The released hydrogen would then be recycled back into the Sabatier reactor, leaving an easily removed deposit of pyrolytic graphite. The reactor would be little more than a steel pipe, and could be periodically serviced by an astronaut where the deposit is chiselled out.

Alternatively, the loop could be partially closed (75% of H2 from CH4 recovered) by incomplete pyrolysis of the waste methane while keeping the carbon locked up in gaseous form as acetylene:[20]

The Bosch reaction is also being investigated by NASA for this purpose and is:[21]

The Bosch reaction would present a completely closed hydrogen and oxygen cycle which only produces atomic carbon as waste. However, difficulties maintaining its temperature of up to 600 °C and properly handling carbon deposits mean significantly more research will be required before a Bosch reactor could become a reality. One problem is that the production of elemental carbon tends to foul the catalyst's surface (coking), which is detrimental to the reaction's efficiency.

Manufacturing propellant on Mars

The Sabatier reaction has been proposed as a key step in reducing the cost of human mission to Mars (Mars Direct, SpaceX Starship) through in situ resource utilization. Hydrogen is combined with CO2 from the atmosphere, with methane then stored as fuel and the water side product electrolyzed yielding oxygen to be liquefied and stored as oxidizer and hydrogen to be recycled back into the reactor. The original hydrogen could be transported from Earth or separated from Martian sources of water.[22][23]

Importing hydrogen

Importing a small amount of hydrogen avoids searching for water and just uses CO2 from the atmosphere.

"A variation of the basic Sabatier methanation reaction may be used via a mixed catalyst bed and a reverse water gas shift in a single reactor to produce methane from the raw materials available on Mars, utilising carbon dioxide in the Martian atmosphere. A 2011 prototype test operation that harvested CO2 from a simulated Martian atmosphere and reacted it with H2, produced methane rocket propellant at a rate of 1 kg/day, operating autonomously for 5 consecutive days, maintaining a nearly 100% conversion rate. An optimised system of this design massing 50 kg "is projected to produce 1 kg/day of O2:CH4 propellant ... with a methane purity of 98+% while consuming ~17 kWh per day of electrical power (at a continuous power of 700 W). Overall unit conversion rate expected from the optimised system is one tonne of propellant per 17 MWh energy input.[24]"

Stoichiometry issue with importing hydrogen

The stoichiometric ratio of oxidiser and fuel is 2:1, for an oxygen:methane engine:

However, one pass through the Sabatier reactor produces a ratio of only 1:1. More oxygen may be produced by running the water-gas shift reaction (WGSR) in reverse (RWGS), effectively extracting oxygen from the atmosphere by reducing carbon dioxide to carbon monoxide.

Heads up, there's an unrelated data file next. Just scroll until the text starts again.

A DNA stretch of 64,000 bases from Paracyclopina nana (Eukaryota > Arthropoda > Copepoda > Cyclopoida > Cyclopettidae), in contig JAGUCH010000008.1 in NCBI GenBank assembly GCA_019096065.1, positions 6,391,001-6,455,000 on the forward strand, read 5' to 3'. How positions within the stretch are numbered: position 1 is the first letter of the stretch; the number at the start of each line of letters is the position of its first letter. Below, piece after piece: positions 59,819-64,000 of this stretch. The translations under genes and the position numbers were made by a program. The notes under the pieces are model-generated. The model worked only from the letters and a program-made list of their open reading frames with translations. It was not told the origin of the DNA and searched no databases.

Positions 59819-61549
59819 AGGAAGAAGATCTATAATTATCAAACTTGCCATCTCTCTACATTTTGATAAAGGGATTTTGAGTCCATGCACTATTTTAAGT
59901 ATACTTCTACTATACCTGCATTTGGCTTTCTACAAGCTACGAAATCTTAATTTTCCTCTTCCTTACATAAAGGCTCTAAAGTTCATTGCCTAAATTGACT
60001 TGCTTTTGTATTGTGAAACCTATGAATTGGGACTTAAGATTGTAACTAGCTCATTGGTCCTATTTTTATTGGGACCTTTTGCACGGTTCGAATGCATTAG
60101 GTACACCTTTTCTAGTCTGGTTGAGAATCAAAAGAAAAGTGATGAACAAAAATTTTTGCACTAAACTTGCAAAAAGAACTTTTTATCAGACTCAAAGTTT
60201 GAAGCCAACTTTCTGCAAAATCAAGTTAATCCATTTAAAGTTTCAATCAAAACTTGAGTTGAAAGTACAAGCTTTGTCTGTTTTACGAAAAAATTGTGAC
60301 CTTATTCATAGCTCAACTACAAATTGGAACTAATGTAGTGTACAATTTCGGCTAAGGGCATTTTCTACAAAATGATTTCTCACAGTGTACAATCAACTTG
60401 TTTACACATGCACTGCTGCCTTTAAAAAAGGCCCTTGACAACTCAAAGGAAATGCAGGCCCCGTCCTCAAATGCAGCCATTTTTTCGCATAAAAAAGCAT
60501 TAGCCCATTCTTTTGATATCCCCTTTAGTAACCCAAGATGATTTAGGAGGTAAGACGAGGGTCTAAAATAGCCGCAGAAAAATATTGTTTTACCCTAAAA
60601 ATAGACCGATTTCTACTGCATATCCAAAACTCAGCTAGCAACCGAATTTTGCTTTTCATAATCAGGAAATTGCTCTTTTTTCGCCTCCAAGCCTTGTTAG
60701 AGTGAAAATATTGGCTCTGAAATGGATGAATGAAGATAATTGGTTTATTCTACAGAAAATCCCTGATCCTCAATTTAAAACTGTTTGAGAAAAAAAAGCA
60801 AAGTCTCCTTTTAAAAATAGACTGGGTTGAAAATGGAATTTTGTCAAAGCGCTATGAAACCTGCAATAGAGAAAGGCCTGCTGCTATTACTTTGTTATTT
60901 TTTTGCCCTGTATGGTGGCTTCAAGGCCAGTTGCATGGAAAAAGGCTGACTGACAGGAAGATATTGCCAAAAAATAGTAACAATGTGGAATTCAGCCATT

Another option is to make more methane than needed and pyrolyze the excess of it into carbon and hydrogen (see above section), where the hydrogen is recycled back into the reactor to produce further methane and water. In an automated system, the carbon deposit may be removed by blasting with hot Martian CO2, oxidizing the carbon into carbon monoxide (via the Boudouard reaction), which is vented.[25]

A fourth solution to the stoichiometry problem would be to combine the Sabatier reaction with the reverse water-gas shift (RWGS) reaction in a single reactor as follows:

This reaction is slightly exothermic, and when the water is electrolyzed, an oxygen to methane ratio of 2:1 is obtained.

Regardless of which method of oxygen fixation is utilized, the overall process can be summarized by the following equation:

Looking at molecular masses, 16 grams of methane and 64 grams of oxygen have been produced using 4 grams of hydrogen (which would have to be imported from Earth, unless Martian water was electrolysed), for a mass gain of 20:1; and the methane and oxygen are in the right stoichiometric ratio to be burned in a rocket engine. This kind of in situ resource utilization would result in massive weight and cost savings to any proposed crewed Mars or sample-return missions.

See also

  • In situ resource utilization  Astronautical use of materials harvested in outer space
  • Microlith (catalytic reactor)[26]
  • Timeline of hydrogen technologies
  • Steam reforming  Method for producing hydrogen and carbon monoxide from hydrocarbon fuels
  • Methane pyrolysis (for Hydrogen)
  • Fischer–Tropsch process  Chemical reactions that convert carbon monoxide and hydrogen into liquid hydrocarbons
  • Electromethanogenesis
  • Electrochemical reduction of carbon dioxide